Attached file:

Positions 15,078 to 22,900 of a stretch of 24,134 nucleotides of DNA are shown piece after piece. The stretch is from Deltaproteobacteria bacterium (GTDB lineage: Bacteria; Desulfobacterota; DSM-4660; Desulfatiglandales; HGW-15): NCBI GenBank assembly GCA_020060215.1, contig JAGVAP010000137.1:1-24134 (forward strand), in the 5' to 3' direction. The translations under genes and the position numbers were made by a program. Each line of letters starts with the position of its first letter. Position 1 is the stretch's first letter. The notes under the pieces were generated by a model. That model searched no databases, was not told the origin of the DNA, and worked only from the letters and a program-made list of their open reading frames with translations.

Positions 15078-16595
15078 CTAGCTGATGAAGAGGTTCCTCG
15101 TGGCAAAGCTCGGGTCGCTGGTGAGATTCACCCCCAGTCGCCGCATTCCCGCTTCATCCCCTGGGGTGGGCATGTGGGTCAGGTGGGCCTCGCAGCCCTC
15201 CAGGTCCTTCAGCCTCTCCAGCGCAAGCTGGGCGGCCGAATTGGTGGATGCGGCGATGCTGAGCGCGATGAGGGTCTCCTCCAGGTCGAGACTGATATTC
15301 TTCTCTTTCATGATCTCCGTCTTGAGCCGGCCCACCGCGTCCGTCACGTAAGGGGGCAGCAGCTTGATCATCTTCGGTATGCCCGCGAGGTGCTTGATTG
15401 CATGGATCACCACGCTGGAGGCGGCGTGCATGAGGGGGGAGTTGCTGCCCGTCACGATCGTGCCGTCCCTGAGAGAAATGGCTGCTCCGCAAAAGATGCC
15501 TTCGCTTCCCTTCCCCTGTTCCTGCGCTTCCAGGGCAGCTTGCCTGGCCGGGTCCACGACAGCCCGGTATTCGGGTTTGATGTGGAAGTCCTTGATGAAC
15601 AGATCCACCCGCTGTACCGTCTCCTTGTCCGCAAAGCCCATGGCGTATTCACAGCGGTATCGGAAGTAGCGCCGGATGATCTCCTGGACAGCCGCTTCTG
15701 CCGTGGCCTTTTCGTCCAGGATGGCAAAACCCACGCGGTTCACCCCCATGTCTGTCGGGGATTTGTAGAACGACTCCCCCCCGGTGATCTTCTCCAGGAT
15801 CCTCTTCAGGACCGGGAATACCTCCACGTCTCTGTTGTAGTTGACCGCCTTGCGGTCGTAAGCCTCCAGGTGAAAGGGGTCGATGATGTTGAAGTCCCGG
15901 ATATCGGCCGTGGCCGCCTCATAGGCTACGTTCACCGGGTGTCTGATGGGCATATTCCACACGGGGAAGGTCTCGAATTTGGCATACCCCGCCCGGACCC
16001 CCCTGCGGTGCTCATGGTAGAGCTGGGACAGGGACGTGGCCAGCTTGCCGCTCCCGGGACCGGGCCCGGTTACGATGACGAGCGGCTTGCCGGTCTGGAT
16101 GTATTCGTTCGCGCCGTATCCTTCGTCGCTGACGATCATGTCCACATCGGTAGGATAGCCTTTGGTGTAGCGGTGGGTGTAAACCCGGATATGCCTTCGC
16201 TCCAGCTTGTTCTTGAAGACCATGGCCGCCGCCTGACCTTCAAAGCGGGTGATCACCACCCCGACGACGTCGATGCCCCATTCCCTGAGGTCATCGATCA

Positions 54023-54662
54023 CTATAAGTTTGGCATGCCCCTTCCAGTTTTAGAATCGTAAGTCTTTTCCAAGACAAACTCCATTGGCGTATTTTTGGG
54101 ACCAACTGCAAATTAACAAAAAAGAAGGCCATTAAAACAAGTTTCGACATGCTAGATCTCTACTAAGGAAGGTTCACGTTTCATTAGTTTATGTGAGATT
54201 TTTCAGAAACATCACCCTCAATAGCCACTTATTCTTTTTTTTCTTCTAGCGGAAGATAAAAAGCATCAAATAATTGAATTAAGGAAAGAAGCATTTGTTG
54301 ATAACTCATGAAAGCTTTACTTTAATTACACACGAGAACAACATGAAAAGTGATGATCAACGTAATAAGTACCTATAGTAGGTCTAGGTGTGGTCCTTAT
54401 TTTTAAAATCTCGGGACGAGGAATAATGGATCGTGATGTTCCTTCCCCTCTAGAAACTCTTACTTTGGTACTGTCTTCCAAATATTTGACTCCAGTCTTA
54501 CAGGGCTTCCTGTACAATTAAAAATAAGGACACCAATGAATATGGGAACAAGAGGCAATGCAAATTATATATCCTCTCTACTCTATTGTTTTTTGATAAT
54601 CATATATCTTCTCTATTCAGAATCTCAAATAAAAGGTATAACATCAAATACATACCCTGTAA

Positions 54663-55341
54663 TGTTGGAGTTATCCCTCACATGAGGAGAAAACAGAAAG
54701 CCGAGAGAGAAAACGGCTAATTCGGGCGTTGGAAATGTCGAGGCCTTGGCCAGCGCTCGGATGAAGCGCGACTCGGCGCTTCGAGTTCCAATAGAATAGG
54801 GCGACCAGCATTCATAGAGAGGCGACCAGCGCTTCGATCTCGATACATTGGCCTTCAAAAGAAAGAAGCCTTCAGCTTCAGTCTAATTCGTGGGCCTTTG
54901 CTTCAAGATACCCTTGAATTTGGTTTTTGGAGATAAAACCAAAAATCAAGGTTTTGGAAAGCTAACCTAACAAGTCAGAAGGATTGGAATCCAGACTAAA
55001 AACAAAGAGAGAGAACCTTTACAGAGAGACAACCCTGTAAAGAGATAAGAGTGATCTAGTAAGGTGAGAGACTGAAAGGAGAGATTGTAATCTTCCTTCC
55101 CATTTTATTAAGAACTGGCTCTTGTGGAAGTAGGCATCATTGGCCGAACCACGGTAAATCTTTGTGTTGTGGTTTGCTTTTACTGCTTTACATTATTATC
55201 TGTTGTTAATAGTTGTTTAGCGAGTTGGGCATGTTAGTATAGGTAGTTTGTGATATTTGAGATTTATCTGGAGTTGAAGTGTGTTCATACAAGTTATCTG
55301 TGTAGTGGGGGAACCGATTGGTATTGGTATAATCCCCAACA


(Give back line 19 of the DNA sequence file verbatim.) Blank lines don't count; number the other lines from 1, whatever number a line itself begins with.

54201 TTTCAGAAACATCACCCTCAATAGCCACTTATTCTTTTTTTTCTTCTAGCGGAAGATAAAAAGCATCAAATAATTGAATTAAGGAAAGAAGCATTTGTTG